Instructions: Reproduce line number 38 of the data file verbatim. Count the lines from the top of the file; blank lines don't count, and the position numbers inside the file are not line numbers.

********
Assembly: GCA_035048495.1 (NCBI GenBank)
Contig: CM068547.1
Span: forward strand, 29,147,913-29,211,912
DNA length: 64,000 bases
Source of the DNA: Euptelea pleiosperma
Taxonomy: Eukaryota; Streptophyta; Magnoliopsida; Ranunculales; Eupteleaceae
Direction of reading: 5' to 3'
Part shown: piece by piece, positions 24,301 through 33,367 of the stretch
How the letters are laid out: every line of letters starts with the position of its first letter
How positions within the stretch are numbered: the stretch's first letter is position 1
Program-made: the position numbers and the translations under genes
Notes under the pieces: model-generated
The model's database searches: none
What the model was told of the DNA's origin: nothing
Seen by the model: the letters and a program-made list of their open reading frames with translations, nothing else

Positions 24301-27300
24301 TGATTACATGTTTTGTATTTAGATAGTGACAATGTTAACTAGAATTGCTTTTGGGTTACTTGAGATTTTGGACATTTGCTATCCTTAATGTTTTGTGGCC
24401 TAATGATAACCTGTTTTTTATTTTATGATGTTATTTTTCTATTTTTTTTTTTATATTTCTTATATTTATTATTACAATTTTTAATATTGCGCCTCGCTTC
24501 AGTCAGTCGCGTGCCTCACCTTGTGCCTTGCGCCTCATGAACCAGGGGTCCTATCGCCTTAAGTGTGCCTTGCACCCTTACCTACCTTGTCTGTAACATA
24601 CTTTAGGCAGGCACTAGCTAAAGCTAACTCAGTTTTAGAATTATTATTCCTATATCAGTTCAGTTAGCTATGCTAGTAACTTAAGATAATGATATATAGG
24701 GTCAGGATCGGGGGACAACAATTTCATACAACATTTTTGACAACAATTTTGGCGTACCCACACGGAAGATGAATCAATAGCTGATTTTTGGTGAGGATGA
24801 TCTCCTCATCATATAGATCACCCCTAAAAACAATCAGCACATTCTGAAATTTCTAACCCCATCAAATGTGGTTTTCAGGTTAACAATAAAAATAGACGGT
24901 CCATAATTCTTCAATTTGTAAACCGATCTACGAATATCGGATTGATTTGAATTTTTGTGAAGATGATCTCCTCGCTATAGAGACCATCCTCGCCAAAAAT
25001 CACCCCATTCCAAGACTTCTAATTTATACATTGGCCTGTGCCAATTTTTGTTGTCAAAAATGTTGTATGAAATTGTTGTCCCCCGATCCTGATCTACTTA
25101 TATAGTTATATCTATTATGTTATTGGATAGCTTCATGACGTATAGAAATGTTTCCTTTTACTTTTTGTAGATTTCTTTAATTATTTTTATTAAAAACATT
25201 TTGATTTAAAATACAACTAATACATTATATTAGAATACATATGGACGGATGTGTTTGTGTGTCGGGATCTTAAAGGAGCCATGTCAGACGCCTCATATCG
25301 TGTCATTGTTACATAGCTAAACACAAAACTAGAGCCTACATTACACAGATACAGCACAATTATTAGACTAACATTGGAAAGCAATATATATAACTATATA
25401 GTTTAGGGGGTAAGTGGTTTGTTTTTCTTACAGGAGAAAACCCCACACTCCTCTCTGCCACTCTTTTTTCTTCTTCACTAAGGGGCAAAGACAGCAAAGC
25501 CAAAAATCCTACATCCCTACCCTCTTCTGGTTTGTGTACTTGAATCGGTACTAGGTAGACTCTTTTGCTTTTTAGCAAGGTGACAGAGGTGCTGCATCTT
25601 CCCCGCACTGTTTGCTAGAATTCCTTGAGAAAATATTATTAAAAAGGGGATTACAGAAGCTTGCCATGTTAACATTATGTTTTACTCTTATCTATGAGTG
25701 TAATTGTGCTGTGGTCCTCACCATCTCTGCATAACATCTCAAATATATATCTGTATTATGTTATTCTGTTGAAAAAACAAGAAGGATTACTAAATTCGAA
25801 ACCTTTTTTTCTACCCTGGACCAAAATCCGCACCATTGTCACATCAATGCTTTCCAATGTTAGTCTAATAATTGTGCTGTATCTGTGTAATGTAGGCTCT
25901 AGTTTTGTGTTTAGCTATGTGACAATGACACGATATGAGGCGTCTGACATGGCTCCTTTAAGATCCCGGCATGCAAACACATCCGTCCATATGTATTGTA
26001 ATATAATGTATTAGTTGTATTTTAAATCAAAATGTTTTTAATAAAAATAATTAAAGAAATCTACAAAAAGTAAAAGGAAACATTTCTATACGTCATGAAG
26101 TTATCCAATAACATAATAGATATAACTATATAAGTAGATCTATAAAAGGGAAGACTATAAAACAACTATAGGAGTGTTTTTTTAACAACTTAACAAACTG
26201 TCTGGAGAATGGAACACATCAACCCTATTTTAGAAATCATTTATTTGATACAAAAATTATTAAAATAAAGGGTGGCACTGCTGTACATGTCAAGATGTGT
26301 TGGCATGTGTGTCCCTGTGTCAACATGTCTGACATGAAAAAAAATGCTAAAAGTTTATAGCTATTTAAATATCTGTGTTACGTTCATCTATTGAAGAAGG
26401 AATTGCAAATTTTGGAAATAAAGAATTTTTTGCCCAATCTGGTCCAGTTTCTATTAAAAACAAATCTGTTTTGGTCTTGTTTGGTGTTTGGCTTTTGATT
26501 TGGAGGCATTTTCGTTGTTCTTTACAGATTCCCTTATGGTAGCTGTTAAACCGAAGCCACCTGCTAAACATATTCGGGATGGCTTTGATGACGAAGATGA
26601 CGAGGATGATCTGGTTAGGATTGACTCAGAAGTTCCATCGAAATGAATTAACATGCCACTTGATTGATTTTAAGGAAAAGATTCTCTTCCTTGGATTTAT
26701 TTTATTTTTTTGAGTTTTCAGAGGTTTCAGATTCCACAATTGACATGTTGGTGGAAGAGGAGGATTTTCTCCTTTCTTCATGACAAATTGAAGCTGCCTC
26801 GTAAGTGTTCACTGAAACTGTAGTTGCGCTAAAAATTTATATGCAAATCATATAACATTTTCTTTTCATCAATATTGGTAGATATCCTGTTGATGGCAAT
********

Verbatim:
26401 AATTGCAAATTTTGGAAATAAAGAATTTTTTGCCCAATCTGGTCCAGTTTCTATTAAAAACAAATCTGTTTTGGTCTTGTTTGGTGTTTGGCTTTTGATT